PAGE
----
The lunchtime explosion took place in Khalis, 20km northwest of Baquba, Iraqi army Colonel Saleh al-Obeidi said. Baquba is 60km northeast of Baghdad.
Al-Obeidi said the man was wearing an army uniform and waited until soldiers had gathered for lunch before blowing himself up.
The soldiers belonged to the al-Salam battalion of the 2nd brigade of the Iraqi army in Diyala province.
The injured were being evacuated to a nearby hospital, Iraqi army Major Abbas Timimi said.
Earlier on Wednesday, police killed two men in a gunfight in the oil-rich northern city of Kirkuk, a day after a bomber killed 19 people and wounded nearly 81 in the city.
The two men fired on the police patrol from a speeding car in central Kirkuk, police Colonel Burhan Taha said.
A third man was captured, and two police officers were wounded during the gunfight.
Kirkuk has become an area for sectarian tension, and Tuesday’s violence was the worst to hit the ethnically mixed city, 290km north of Baghdad, since the war started in March 2003.
On Tuesday, US marines and Iraqi soldiers killed five Iraqi civilians at an entrance to the volatile western town of Ramadi, 115km west of Baghdad, shortly after an attack on a military checkpoint left one Iraqi soldier dead, the military said.
Bulgarian soldiers killed
Separately, two Bulgarian soldiers were killed and another injured late on Tuesday when their vehicle slid from a dyke into a canal about 55km southeast of Diwaniya, a city in south-central Iraq where about 400 Bulgarian soldiers are serving.
Twelve Bulgarian soldiers have died in Iraq. Another three Bulgarians were among 11 civilians killed when a Bulgarian-owned commercial helicopter was shot down on 21 April north of Baghdad.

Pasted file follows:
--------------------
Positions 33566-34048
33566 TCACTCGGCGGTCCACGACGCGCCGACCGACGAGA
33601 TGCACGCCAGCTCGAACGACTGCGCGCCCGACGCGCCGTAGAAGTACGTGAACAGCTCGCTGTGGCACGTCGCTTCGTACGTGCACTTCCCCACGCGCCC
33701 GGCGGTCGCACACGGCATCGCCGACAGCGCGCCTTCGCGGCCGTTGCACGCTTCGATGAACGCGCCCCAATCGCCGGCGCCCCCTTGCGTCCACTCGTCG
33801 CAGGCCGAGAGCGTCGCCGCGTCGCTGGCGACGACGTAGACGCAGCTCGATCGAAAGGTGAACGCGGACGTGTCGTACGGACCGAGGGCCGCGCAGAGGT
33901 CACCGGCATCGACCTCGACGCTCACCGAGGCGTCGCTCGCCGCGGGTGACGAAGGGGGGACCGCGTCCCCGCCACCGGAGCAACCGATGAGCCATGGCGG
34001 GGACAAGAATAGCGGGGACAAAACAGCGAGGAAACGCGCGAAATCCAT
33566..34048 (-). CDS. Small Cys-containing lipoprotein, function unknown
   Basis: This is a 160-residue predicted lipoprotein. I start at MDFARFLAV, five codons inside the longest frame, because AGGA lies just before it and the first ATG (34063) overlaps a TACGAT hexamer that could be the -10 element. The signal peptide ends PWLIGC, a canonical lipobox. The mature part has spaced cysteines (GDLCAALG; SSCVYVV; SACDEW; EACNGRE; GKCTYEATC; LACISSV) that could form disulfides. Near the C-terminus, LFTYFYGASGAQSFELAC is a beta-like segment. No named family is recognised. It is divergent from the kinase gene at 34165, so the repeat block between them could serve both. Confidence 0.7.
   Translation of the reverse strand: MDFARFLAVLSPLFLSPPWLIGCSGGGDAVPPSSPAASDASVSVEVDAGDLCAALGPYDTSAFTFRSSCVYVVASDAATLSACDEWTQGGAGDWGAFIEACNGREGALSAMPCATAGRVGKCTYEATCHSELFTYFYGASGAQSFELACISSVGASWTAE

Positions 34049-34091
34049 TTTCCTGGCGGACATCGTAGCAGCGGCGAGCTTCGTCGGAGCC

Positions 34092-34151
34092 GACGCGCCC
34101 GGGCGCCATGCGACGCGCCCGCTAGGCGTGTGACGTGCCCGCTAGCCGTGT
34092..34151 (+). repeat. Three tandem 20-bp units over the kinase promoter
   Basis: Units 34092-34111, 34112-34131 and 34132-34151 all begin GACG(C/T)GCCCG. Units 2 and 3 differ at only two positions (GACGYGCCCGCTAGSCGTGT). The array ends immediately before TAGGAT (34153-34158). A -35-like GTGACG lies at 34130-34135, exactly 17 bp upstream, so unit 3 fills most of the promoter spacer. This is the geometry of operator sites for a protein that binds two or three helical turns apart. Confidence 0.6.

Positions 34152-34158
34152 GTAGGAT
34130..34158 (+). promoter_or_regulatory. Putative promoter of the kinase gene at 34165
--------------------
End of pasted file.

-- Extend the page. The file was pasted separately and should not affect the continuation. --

Meanwhile, in eastern Baghdad, Aljazeera reported that British soldiers were wounded in clashes. More details were not available.
Prime Minister Ibrahim al-Jaafari, speaking in parliament after the Kirkuk attack, accused the fighters of targeting civilians – as the number of people killed by fighters since the 28 April inception of his Shia-dominated government hit at least 1018 people, including US forces.
Al-Jaafari accused fighters in
“They are trying now to avoid the military areas, the areas controlled by the multinational or Iraqi forces and they are now conducting their operations in the markets,” al-Jaafari told parliament shortly before a vote of confidence.
Fighters have routinely launched deadly attacks in Kirkuk.
Kurds have long coveted Kirkuk as the capital of an autonomous Kurdish region encompassing all three of their northern provinces.
Ousted president Saddam Hussein forced nearly 100,000 Kurds out of the city as part of an “Arabisation” plan.
Mohamed al-Askari, an expert on Iraq’s security and military affairs, told Aljazeera that anti-US fighters are adopting new strategies to counter the government’s security plans.
“he number of daily attacks in Baghdad has ranged between 60 to 70 operations but now the attacks have been remarkably reduced in Baghdad, although they have surged in other towns”
“The attacks take place because the assailants have penetrated into the ranks of the security forces and have some people cooperating with them,” he said.
“The assailants are well trained and experienced and have their own plans, strategies and manoeuvres.”
He added: “Certainly, the government security plan has been a success. The number of daily attacks in Baghdad has ranged from between 60 to 70 operations, but now the attacks have been remarkably reduced in Baghdad, although they have surged in other towns outside Baghdad.”